Even if the free wifi hotspot you are connecting to is marked as “public” by you, and thus not given the same sharing allowances as your safe “home” networks, you are disabling one extra layer of protection should someone breach that initial defense.
Use Long and Strong Passwords
Remember to use a strong and long password for each website you access. Make all of them different, so just in case someone cracks one, they don’t get access to your entire life. If you have one password for convenience’ sake while at home, at least change them (the few that you know you’ll access) to different ones while you are traveling.
If you are forgetful like me, you can use applications such as Keepass for Windows or 1Password for the Mac, which can automatically fill out your passwords in websites as well as your name and address info in web forms.
Purchase a Local SIM Card
There are times when you might not be able to avoid logging on to your bank account while abroad, especially when traveling takes a bigger chunk out of your balance than your everyday spending, usually.
When you need to do something such as this, the best way to go about it is to buy a local SIM card and use your mobile phone and the SIM’s accompanying data plan to log in more securely. The mobile carriers’ networks are generally more secure than most free hotspots, and using the local data plan will save you from having a stroke when you get your next mobile phone statement.
Any service that you have back home which would be roaming while abroad is using one of the local networks anyway through a partnership agreement; save yourself the exorbitant rates by going straight to the source, rather than through your home carrier as a middleman.
Don’t POP & Add That Extra ‘S’
When logging into email on a public or unsecured network, use the https:// version, if at all possible. This extra ‘s’ logs in to the SSL-encrypted version of the site, and works for popular email providers such as Gmail.
Also, if you have some kind of desktop email client on your laptop, such as Microsoft Outlook, try to avoid your email accounts connecting via the standard POP or SMTP protocols; these send passwords and other email across the wires as plain text, without encrypting them, allowing hackers nearby an easier time should they try to access your emails as they are sent and received.
If the email provider offers it, use a secured version of POP or SMTP; otherwise, log in to the email over the web (using the https://). Typing in https:// works for many other websites that require you to log in, as well.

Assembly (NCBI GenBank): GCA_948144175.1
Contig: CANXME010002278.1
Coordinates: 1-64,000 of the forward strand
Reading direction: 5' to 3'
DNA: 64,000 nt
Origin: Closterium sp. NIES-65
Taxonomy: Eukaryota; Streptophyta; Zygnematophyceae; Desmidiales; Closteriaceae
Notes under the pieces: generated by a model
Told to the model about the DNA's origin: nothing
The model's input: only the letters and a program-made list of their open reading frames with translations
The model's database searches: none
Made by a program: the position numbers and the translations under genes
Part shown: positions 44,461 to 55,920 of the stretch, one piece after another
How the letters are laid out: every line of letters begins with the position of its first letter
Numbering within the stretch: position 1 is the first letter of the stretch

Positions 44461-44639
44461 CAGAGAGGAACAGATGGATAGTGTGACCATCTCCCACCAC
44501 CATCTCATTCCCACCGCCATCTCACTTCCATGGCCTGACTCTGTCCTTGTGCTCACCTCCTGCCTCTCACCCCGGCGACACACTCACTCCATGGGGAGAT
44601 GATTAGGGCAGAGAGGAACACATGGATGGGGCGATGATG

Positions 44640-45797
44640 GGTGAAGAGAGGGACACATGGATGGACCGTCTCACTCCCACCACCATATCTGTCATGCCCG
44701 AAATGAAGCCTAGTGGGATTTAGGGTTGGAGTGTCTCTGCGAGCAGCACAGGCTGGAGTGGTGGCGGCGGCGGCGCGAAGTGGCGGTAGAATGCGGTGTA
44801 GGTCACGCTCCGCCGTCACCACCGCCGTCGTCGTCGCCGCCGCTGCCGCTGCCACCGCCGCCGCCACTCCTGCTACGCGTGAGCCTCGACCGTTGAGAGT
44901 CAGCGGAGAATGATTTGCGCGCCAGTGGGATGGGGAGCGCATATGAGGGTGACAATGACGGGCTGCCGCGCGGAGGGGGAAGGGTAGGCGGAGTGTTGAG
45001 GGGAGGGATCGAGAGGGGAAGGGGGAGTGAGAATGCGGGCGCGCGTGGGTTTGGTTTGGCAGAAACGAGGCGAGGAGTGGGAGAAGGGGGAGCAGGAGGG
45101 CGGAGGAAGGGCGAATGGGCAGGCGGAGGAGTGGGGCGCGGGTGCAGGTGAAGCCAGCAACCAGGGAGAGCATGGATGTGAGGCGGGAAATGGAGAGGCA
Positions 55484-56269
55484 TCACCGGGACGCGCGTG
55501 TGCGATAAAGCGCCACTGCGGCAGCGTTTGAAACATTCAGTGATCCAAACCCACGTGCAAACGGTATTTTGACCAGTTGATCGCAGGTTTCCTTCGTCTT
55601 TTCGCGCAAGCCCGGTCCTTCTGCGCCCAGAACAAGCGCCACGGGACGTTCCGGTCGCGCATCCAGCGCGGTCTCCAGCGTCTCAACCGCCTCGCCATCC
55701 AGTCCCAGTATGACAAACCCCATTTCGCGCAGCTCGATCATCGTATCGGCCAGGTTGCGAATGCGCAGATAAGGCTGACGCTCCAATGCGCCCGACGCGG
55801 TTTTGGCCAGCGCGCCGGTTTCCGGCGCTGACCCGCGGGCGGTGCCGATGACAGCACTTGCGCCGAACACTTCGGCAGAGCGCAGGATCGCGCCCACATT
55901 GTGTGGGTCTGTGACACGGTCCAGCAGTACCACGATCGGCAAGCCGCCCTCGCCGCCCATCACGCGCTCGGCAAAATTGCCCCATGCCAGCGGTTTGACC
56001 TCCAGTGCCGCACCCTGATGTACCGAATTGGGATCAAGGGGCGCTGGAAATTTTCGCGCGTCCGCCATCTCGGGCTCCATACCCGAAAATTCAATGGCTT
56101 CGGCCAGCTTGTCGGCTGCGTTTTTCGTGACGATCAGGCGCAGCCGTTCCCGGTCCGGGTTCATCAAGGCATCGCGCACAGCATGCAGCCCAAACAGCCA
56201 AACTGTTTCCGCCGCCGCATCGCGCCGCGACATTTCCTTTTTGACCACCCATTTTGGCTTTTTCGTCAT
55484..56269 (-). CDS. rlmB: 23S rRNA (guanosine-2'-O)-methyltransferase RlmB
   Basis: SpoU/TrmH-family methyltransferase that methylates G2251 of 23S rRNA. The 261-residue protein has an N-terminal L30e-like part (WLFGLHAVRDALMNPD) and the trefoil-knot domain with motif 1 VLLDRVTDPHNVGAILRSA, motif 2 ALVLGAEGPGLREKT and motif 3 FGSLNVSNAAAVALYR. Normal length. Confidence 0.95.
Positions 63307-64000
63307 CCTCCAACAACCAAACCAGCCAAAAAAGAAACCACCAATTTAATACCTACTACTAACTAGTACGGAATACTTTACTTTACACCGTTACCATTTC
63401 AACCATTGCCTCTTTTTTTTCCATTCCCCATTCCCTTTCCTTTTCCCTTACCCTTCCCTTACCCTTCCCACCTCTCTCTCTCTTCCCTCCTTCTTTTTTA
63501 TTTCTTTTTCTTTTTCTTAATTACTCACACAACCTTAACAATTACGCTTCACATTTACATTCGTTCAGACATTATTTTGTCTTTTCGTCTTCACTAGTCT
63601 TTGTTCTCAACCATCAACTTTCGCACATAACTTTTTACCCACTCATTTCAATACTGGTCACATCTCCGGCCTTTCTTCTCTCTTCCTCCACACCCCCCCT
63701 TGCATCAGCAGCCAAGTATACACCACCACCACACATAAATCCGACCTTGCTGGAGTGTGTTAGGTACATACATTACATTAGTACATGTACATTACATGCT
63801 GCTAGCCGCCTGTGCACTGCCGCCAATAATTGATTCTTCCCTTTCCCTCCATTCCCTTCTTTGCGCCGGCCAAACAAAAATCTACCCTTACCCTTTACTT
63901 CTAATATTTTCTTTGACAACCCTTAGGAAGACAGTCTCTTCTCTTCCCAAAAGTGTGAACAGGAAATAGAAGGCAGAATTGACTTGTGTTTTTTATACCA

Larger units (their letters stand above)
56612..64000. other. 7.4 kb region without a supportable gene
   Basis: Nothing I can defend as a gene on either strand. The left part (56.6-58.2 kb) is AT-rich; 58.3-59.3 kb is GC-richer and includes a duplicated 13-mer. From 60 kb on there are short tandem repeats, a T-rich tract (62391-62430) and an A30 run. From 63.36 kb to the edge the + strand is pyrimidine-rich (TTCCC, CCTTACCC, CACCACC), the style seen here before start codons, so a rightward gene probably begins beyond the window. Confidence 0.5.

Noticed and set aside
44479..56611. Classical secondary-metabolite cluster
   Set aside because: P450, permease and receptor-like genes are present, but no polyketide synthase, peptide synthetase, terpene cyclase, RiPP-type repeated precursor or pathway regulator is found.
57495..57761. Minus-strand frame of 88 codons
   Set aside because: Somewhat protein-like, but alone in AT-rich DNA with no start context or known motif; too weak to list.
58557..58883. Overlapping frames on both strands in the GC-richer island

Use a VPN (Virtual Private Network)
A virtual private network, or VPN, is essentially a network that is running within a network. When you’re surfing at a coffee shop and using their free wifi, often enough it may not be password-protected. And even if it is, that is but a small hurdle to pass for some determined hackers.
A VPN scrambles your inbound and outbound data by encrypting it at a high level. These are, for the most part, paid subscription plans, but will give you a greater sense of security.
Another perk of a VPN: websites you log in to will see your traffic as coming from the country of your VPN, not where you actually are; this could be useful, such as in Myanmar, where there are sanctions in place that block online banking, for example, or for accessing other banned sites, such as social media, in some countries.
Be Aware of Your Surroundings
The easiest way to steal your data would be, literally, for someone to just glance over your shoulder while you are typing in your password. In public places, you need to be vigilant.
Keep in mind that people are especially more prone to letting down their guard when in a foreign country or location where the local language is different. The psychology is: I can’t understand them, so they can’t understand me (and thus, what I’m typing or looking at).
This, of course, is a subconscious trick, so stay conscious about it!
Also, invest in a security screen, which is a thin plastic sheet that sticks to your screen and drastically reduces the angles at which the screen can be effectively viewed; ideally, only the person directly in front of the laptop monitor will be able to see the display.
So, that’s it! Hope this helps you avoid identity theft, online problems, and any other digital issue while on your next trip. Got any questions, comments, or additional advice? Let’s chat in the comments!